Again, you can pause the video and write down your ideas, for extra practice.

Now you can make suggestions and respond to what other say in the meeting. You can also ask questions if there is something you don’t understand.

Next, imagine that you’ve discussed the agenda items and come to an agreement on the important decisions you needed to make. You might need to show what you’re going to do about these decisions after the meeting has finished.

4. How to Make Promises and Offers in a Business Meeting

Here, you can offer to do something using a few different phrases.

For something that you decide to do at that moment for the future, you can use will. For example:

  • I’ll call the client tomorrow.
  • I’ll discuss this with the rest of my team and get back to you by the end of the week.

If you had a plan even before the meeting began, you can use going to or planning to:

  • I’m going to get a team together for this project.
  • I’m planning to do one more round of testing, and then we can go live.

If you want to make an offer, you can use can, could or shall:

  • I can contact the supplier next week if we need to.
  • I could put together a report if you think it would help.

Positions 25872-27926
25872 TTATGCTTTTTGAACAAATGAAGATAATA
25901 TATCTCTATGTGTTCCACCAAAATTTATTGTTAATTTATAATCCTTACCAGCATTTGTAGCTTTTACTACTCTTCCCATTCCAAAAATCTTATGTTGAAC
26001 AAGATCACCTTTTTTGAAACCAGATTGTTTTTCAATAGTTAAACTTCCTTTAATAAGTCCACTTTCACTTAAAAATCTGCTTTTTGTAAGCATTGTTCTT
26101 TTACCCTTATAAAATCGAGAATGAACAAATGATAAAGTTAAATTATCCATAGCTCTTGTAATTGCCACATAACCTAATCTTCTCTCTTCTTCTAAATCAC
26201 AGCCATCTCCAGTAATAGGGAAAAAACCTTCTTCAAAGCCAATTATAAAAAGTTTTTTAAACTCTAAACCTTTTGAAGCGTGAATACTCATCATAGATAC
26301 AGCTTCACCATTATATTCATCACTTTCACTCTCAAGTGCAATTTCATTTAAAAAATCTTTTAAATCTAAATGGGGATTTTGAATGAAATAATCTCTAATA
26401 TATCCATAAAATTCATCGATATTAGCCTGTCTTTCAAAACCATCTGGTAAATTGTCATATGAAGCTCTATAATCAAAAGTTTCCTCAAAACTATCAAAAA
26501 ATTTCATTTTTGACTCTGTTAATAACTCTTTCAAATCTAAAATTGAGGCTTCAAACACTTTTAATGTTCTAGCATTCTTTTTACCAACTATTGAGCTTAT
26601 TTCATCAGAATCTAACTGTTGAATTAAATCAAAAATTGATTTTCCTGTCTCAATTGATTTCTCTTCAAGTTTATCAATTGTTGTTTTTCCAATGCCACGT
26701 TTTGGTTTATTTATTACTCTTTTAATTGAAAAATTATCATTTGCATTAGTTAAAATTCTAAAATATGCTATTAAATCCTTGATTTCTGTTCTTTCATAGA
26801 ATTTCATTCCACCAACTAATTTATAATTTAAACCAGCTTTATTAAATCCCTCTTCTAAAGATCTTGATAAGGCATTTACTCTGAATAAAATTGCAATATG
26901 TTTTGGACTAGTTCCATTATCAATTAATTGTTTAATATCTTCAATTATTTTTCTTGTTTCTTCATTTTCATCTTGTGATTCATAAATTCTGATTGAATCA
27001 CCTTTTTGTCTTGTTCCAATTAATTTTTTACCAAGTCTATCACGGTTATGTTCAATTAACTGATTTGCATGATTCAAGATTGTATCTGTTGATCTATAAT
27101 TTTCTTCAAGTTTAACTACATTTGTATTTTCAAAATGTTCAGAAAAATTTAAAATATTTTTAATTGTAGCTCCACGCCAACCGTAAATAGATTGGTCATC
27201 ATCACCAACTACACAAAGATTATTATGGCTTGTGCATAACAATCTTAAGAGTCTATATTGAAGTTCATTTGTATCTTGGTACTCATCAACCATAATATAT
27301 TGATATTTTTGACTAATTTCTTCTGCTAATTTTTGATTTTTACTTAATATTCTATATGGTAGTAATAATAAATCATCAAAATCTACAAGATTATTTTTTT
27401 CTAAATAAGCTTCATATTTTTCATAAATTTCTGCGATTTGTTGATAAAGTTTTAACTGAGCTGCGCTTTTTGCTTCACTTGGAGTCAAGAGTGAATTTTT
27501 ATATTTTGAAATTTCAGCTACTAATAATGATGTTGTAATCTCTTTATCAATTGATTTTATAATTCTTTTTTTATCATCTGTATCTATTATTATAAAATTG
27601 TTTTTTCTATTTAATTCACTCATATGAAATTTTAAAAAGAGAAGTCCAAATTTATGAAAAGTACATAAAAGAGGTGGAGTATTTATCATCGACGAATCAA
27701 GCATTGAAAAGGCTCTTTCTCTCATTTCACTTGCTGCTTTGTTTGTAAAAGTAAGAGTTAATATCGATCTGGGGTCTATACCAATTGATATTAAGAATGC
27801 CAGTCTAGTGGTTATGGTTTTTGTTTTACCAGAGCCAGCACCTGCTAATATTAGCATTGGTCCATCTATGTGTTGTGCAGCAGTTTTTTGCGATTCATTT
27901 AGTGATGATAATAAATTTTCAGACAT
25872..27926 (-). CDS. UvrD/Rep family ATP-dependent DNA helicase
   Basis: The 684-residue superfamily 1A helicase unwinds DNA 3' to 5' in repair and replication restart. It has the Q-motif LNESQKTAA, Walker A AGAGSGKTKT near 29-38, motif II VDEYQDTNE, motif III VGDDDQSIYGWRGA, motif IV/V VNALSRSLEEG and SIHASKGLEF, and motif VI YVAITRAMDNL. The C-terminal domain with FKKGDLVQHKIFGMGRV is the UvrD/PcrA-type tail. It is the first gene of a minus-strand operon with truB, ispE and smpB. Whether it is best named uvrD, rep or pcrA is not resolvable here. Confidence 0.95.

• Shall I talk to our engineering team and get a cost estimate?

On the other hand, what if you are asked to do something that you cannot do?

Well, there are some useful, polite phrases you can use:

  • I’m afraid I can’t…
  • I’m sorry, but I don’t think I can…
  • Unfortunately, I won’t be able to…

Think about this. What if someone asked you to move your project deadline forward, but it wasn’t possible? You could say:

  • Unfortunately, we won’t be able to complete the project any sooner because we don’t have the supplies yet.
  • I’m sorry, but I don’t think we can finish by the end of this month. We need at least another six weeks.

At this point the meeting is wrapping up and hopefully you have been able to make good suggestions and offers and take part in the discussions effectively.

Will you be attending a business meeting in English soon? Hopefully some of these phrases will be useful for you!

Learn more with these business English lessons from Oxford Online English. See you next time!